Home / Science / What you should know about Harvest Moon, Micromoon

What you should know about Harvest Moon, Micromoon



Get ready to cry.

  A couple sits on a ledge overlooking the Missouri River as the full moon in Kansas City, Mo, rises in the distance. © Charlie Riedel, AP
A couple is sitting on a bluff overlooking the Missouri as the Clam Moon soars in the distance on September 8, 201

4 in Kansas City, MO.

On the evening of the 13th Friday night, a breathtaking "harvest moon" will rise in the eastern sky, and the almost complete moon will be visible every night over the night, except for annoying clouds.

(Although the official moment of The Full Moon is actually EDT on Saturday, the 14th, at 00:33, he'll still be well-filled throughout Friday night, EarthSky said.)

It's pretty rare that on Friday, the 13th, a full moon appears. It last occurred on October 13, 2000 and will occur again on Aug. 13, 2049, according to Farmers Almanac.

Consider the following: The moon is shrinking and trembling. Is that something to worry about?

What is a harvest moon?

The harvest moon is the full moon closest to the autumn equinox, the beginning of autumn, which is September 23 this year. It differs from other full moons as it rises for several consecutive nights at about the same time and gives more light.

Why the nickname "Harvest Moon"?

"In the days before tractors with headlamps, it was crucial that the moonlight came to work quickly to bring in the harvest before rain rotted them," said Alan MacRobert editor of Sky & Telescope magazine.

According to NASA, many crops ripen in late summer and early autumn, causing farmers to be extremely busy at this time of year. They had to work after sunset. The moonlight became an integral part of agriculture and so the harvest moon was born.

It's also a "micromond"!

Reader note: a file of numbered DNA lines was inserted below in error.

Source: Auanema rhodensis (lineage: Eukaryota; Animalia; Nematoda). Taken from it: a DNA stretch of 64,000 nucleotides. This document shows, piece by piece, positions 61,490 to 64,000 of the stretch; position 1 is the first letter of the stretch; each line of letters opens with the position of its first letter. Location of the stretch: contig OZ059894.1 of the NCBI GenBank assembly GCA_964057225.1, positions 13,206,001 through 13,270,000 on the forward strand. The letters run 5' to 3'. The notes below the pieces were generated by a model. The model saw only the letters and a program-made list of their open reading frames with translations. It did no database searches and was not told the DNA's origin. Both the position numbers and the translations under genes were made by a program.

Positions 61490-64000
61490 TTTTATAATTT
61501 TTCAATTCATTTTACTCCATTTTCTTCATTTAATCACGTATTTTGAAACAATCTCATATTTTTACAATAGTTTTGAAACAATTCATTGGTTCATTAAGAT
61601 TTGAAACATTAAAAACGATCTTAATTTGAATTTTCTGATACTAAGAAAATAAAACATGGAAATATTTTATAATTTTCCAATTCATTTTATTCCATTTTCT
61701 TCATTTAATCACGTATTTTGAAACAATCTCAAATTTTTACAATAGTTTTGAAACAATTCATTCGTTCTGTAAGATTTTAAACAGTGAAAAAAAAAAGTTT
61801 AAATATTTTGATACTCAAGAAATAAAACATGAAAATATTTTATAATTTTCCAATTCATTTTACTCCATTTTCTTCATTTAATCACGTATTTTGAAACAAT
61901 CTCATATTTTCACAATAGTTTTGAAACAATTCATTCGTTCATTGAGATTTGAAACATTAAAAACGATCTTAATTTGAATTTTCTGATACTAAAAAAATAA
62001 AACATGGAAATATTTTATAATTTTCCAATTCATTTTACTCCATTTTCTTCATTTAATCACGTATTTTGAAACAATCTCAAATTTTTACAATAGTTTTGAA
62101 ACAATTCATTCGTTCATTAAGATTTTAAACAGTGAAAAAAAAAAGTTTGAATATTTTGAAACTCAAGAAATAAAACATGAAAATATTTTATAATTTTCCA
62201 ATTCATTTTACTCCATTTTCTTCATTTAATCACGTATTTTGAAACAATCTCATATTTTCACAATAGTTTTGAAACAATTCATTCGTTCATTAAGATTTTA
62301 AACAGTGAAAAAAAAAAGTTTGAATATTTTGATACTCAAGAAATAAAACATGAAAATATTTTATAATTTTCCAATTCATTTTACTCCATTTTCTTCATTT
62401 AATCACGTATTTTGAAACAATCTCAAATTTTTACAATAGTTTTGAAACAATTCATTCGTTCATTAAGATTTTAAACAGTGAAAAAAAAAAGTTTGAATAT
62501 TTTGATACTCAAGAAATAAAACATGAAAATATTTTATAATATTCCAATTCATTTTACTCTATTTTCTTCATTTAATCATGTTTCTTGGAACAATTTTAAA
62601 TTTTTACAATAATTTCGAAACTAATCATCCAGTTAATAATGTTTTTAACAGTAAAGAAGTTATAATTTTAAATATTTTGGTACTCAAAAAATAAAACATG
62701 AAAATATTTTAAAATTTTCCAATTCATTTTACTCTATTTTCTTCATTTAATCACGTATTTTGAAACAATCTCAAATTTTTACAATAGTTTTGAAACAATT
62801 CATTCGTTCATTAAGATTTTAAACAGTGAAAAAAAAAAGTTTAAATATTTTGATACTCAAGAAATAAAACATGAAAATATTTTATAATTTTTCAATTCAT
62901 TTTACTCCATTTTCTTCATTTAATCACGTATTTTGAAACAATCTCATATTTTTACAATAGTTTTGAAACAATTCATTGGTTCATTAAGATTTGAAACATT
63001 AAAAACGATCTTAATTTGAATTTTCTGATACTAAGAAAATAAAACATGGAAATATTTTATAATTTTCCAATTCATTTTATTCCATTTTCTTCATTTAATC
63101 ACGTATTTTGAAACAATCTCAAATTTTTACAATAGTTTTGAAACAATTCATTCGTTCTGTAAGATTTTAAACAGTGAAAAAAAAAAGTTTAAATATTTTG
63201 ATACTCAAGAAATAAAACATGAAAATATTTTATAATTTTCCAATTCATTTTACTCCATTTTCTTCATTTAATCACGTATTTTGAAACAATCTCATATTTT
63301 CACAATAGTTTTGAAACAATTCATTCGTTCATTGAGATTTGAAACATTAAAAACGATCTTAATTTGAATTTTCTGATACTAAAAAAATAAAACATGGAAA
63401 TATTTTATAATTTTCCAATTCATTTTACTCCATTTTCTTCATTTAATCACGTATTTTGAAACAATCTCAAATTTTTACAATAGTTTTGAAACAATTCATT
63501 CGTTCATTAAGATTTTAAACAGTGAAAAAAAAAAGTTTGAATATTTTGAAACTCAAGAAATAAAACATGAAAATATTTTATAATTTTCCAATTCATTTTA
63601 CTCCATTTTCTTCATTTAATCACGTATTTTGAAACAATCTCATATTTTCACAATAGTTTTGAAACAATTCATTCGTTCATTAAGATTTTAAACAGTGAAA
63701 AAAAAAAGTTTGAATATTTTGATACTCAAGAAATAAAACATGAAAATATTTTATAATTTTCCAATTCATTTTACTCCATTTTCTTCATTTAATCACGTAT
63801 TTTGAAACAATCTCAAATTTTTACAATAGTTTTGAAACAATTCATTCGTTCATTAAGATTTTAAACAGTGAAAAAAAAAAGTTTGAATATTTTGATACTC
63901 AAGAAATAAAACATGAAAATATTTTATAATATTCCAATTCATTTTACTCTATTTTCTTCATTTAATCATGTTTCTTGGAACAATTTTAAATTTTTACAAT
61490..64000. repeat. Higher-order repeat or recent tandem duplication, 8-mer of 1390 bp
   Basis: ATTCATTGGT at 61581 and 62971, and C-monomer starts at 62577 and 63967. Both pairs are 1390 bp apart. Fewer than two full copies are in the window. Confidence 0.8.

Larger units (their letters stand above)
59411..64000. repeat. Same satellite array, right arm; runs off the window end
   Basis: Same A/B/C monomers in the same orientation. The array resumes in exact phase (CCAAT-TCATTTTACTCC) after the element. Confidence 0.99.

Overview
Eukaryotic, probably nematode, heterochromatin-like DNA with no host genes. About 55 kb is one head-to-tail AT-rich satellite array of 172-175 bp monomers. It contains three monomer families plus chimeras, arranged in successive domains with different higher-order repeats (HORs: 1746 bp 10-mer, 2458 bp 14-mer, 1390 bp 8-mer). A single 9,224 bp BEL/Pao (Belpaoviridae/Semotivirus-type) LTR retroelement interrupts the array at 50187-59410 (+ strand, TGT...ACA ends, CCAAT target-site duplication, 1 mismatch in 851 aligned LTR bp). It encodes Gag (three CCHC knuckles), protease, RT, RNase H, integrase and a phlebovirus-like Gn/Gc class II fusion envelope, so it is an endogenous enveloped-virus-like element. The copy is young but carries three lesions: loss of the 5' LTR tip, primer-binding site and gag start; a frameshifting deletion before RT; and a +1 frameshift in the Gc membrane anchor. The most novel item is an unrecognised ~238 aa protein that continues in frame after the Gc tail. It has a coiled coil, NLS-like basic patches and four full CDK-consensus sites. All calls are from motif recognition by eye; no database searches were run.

This month's full moon is also an unusually small full moon: on Friday, the Moon will reach "Apogee," the farthest point of its orbit around Earth, hence the nickname "Micromoon," Astronomy Magazine reports It reaches 252,511 miles to the center of the Earth.

At its peak, the full moon appears to be 14% smaller than Earth's for Earth's people, making it a micromond, HuffPost reports, this is the opposite effect of the famous "Supermoon," when the moon is as close as possible to the earth.

You may like: 13 movies you influenced on Friday the 13th (beyond the obvious Friday movies)

Full moon, then, human behavior?

If you feel squeamish on Friday night, blame the combination of Triskaide caphobia (fear of number 13) and lunar effects ng that there is a connection between lunar cycles and human behavior. According to AccuWeather reports, the full moon has even been associated with strange or crazy behavior, including suicide, sleepwalking and violence.

Reassure yourself on this catchy Pop standard from the early 1930s about the Shining Harvest Moon:

Follow Doyle Rice @USATODAYWeather

This article originally appeared in the USA TODAY: Friday, 13th and Full Moon: What You Should Know About Harvest Moon, Micromond


Source link